interview

Introducing Ms Hannah Tribe

Hannah is from the communications team at RMIT Europe and works with all partners in the PREMSTEM consortium to promote the project

What is your area of work and what attracted you to it?

I am Research Communications Coordinator at RMIT Europe, the European hub of RMIT University in Melbourne, Australia. A large part of my work experience comes from the higher education sector. As a lifelong learner, it’s an environment I feel really happy to be a part of.

Over the last few years I have grown my experience in research engagement and communication – primarily in the business and law disciplines – and am pleased it has led to this role on the PREMSTEM project. I have always been interested in the sciences but have no formal science training myself. This is one reason I was drawn to research communication – to make science (and research in general) accessible to other people like me!

What do you enjoy most about your work?

I get excited about the potential of research to improve all aspects of our society. I feel inspired by the wealth of expertise in the university environment – I enjoy working in a place of discovery and having the chance to learn about all sorts of fascinating things!

Academics have traditionally shared their great work by publishing in journals or attending conferences. There is an increasing expectation that research outputs go beyond academic circles and this is where roles like mine come in. I enjoy playing a part in sharing research discoveries and expertise to a broader spectrum of society.

I believe that everyone can and should benefit from research. By equipping society with cutting-edge knowledge which results from thorough investigation, I hope that we can make better informed decisions and value the experts who dedicate their lives to their discipline.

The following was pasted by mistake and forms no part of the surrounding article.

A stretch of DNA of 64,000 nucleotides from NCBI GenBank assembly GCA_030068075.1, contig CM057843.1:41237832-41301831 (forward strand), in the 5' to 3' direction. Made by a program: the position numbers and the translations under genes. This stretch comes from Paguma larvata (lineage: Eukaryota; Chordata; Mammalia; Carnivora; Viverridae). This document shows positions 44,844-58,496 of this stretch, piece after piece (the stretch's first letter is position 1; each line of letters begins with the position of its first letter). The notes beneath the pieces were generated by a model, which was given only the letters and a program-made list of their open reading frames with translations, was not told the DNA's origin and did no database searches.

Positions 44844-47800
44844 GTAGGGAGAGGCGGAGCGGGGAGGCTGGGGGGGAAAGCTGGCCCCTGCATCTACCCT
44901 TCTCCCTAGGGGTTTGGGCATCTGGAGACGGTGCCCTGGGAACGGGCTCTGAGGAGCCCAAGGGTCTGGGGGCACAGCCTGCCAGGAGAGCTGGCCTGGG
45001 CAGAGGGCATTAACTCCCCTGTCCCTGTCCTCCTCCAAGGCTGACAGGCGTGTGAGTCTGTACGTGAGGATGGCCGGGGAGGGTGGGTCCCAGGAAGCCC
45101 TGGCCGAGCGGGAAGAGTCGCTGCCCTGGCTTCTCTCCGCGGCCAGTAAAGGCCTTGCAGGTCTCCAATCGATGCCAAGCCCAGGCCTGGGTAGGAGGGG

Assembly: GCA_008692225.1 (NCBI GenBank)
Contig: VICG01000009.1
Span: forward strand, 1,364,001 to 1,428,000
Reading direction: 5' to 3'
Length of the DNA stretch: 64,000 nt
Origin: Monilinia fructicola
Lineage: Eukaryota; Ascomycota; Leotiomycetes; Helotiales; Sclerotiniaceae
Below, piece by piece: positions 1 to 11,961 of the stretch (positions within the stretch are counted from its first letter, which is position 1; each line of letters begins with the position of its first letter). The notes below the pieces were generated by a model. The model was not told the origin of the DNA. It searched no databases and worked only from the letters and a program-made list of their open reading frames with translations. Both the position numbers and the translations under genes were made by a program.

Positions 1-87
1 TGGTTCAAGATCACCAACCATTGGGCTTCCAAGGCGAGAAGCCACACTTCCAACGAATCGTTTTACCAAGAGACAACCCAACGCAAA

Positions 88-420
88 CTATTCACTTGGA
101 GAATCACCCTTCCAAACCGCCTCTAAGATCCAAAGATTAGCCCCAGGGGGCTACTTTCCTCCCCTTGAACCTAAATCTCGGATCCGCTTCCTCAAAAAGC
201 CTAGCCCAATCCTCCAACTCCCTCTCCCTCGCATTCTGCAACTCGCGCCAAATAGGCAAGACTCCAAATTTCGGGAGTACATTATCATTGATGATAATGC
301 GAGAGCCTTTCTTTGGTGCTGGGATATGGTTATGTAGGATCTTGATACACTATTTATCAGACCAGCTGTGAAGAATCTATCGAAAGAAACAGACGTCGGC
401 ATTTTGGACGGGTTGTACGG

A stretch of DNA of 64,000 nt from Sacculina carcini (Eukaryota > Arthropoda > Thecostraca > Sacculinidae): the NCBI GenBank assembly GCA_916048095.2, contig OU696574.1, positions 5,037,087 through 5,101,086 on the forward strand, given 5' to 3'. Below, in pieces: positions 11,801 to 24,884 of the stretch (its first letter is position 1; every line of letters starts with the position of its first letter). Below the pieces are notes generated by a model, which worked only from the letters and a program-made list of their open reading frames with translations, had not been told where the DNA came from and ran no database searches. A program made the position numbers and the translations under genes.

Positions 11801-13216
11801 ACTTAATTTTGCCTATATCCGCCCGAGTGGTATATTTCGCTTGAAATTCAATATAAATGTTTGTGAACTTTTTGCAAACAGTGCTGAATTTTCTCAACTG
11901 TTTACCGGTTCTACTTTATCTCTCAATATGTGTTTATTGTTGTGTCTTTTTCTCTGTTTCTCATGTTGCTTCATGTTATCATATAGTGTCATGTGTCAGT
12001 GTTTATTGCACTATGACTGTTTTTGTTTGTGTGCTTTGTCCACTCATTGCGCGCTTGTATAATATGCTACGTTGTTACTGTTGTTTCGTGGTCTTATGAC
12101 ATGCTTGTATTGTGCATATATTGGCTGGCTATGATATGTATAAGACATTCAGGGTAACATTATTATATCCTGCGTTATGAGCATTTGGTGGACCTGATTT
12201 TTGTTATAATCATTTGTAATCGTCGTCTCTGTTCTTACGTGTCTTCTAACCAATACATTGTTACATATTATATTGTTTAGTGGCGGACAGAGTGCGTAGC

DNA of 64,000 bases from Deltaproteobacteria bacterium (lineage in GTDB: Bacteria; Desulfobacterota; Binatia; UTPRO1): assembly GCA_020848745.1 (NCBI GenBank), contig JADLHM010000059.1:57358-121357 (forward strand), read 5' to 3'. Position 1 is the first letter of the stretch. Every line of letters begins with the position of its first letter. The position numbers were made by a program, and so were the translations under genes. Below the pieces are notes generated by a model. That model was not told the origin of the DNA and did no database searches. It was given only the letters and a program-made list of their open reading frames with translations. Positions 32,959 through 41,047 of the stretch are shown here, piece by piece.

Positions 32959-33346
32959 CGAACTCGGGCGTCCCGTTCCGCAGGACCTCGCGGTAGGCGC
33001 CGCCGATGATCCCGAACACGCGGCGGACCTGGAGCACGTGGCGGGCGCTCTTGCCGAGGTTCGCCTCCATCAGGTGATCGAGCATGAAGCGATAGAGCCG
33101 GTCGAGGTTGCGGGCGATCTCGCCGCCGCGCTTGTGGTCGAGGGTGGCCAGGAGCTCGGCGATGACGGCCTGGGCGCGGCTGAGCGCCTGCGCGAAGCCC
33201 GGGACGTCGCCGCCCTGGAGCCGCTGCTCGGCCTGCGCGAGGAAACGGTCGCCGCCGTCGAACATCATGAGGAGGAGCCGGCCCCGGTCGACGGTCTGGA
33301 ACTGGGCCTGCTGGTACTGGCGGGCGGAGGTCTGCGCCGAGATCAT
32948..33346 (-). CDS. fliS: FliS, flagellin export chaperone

What is the most important purpose you want to address in your work?

My main aim is to communicate complicated research in a language that is accessible to a lay audience in diverse and interesting ways. There are many communications methods available to us and each has a role to play. I expect the PREMSTEM project to be of interest to many different people, be they parents of preterm infants, people who were born preterm themselves, or healthcare practitioners – our role is to tailor our communications to reach varied audiences in engaging ways.

What is your organisation’s role on the PREMSTEM project?

RMIT Europe is responsible for managing various aspects of the project’s communication and dissemination strategy, including this website and our social media channels. We also do a lot of content writing in collaboration with the different PREMSTEM partners and under the guidance of our Patient/Consumer Advisory Board. The views of this board are important in ensuring our messaging is both relevant and accessible. RMIT Europe will also play a role in future co-creation sessions and contribute to the PREMSTEM exploitation strategy.

What is innovative about PREMSTEM? Why is this research important?

PREMSTEM is an opportunity to bring to the market an affordable therapy to treat preterm brain injury – this is currently unavailable. The diverse set of skills in the consortium adds to its innovation – not only do we have hands-on researchers, we have individuals who practise as clinicians, who work in hospitals, who liaise everyday with parents. We have many extraordinary people working on this joint goal to improve the treatment options for babies born too soon. The project has the potential to have a positive impact on many people in the future.

What is the most significant outcome you hope PREMSTEM can achieve?

To give preterm babies the best start in life and the chance lead a healthy life. This will be a great outcome for individuals and the whole of society.

We have many extraordinary people working on this joint goal to improve the treatment options for babies born too soon.

Ms Hannah Tribe
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